• Institution: Center for Strategic and International Studies
  • Abstract: No abstract is available.
  • Topic: International Relations, Government
  • Political Geography: United States, Vietnam, Southeast Asia
  • Author: Robert Sutter, Chin-Hao Huan
  • Publication Date: 09-2010
  • Content Type: Journal Article
  • Journal: Comparative Connections
  • Institution: Center for Strategic and International Studies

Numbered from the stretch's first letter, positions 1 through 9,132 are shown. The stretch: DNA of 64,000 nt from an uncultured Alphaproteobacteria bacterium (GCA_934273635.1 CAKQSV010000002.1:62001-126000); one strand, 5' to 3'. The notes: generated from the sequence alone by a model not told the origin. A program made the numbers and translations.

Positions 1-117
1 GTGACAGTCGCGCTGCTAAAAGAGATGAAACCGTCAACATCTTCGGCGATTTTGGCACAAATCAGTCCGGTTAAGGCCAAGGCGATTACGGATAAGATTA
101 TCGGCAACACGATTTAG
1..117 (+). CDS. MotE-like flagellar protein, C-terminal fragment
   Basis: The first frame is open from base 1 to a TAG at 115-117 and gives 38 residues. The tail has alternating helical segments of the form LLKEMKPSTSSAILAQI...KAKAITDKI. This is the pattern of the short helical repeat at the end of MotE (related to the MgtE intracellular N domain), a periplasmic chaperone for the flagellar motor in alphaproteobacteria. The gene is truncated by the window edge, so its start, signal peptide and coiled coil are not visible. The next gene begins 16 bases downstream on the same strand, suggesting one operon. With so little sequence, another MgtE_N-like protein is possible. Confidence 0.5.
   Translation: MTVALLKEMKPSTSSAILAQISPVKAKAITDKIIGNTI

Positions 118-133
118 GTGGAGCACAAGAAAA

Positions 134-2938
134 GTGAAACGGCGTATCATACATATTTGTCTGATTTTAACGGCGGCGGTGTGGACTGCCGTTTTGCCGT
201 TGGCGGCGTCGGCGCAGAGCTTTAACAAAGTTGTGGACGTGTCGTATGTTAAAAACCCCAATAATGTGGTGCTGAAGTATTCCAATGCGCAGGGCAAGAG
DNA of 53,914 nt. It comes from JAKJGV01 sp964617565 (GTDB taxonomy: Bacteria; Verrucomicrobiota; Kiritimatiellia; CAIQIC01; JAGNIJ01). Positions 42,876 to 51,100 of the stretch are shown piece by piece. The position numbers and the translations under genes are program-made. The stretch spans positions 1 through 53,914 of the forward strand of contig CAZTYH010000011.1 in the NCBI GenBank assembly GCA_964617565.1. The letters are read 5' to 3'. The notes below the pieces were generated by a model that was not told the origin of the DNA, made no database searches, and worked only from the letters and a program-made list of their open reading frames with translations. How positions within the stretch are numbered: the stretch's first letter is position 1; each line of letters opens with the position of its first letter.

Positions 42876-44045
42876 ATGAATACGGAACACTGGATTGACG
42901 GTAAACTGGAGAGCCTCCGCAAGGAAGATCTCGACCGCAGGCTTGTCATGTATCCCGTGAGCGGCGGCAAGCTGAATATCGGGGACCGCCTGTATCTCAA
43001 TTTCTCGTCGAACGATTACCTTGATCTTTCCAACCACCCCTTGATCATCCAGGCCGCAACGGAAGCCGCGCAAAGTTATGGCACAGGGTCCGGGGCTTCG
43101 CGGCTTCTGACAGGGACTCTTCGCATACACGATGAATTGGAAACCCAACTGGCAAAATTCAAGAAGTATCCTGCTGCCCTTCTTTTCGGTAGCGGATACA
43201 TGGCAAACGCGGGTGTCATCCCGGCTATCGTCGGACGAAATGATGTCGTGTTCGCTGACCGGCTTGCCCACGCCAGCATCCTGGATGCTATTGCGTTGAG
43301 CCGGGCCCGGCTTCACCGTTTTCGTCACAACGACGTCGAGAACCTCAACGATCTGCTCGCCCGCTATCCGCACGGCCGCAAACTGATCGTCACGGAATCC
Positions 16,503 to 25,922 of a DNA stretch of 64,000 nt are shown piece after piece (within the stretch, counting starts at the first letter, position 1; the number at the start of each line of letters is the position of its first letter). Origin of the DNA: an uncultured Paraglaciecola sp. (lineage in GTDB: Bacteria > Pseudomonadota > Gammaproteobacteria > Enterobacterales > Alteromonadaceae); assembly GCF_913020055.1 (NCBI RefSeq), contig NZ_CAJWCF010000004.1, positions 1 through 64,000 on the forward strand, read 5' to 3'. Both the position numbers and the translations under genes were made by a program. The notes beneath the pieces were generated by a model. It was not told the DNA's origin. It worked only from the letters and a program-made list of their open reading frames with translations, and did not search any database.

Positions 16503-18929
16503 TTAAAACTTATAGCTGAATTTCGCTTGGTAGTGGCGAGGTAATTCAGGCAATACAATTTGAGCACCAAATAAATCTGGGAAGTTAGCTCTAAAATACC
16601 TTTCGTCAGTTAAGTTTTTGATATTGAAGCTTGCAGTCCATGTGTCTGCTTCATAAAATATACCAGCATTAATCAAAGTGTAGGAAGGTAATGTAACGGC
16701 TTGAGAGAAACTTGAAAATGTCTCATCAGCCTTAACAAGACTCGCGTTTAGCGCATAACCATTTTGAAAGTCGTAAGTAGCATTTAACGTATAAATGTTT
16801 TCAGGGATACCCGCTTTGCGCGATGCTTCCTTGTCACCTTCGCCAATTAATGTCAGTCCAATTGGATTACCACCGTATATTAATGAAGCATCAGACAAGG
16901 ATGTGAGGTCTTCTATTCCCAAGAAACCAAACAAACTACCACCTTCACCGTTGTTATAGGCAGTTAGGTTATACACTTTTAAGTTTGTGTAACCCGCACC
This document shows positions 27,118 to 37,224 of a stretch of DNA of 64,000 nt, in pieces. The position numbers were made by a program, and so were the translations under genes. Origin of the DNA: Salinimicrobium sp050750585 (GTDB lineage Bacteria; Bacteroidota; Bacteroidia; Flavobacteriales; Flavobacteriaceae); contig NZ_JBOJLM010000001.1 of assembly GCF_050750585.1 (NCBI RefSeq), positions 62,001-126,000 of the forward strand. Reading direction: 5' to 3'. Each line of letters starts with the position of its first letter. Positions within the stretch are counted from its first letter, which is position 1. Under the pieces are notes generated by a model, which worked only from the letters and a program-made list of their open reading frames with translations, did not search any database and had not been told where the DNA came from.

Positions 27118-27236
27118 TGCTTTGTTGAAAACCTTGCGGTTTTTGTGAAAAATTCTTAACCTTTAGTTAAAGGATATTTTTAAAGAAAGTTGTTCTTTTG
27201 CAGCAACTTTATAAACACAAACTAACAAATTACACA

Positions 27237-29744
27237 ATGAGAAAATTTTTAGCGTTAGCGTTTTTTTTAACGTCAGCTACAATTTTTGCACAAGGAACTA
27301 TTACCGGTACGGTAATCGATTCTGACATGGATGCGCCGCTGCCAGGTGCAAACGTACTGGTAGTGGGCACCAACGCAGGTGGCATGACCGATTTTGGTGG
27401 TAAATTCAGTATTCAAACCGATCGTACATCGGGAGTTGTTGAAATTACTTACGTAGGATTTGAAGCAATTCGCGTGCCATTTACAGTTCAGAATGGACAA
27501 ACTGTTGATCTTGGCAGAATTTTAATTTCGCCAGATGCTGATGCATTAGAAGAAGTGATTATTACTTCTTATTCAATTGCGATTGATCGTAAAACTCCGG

• Abstract: China was on the defensive this quarter, reacting to interventions by the US, including a notable statement by Secretary of State Hillary Clinton at the annual ASEAN Regional Forum (ARF) meeting in Hanoi regarding the South China Sea. The ARF meeting also saw a new US commitment, backed by ASEAN, to participate actively in the East Asian Summit, raising the profile of that regional body over China‟s preference for Asian-only regional groups. Further complicating China‟s regional calculus were prominent advances in US relations with Vietnam shown during celebrations of a US-Vietnam anniversary in August that involved exercises with a US aircraft carrier deployed near disputed regions of the South China Sea. Chinese officials and commentary in Chinese media at first countered that the US actions were self-serving and destabilizing. Those attacks meshed with public Chinese attacks on concurrent US military exercises with South Korean forces in reaction to North Korea‟s sinking of a South Korean warship. Later, some Chinese commentary dissented from the harsh public approach, and by the end of the quarter, the criticism of the US and others over the South China Sea disputes and other issues subsided. For the time being at least, it appeared that China will remain focused on publicly stressing trade and reassuring diplomacy in Southeast Asia, while defending its territorial claims and continuing to build military capabilities.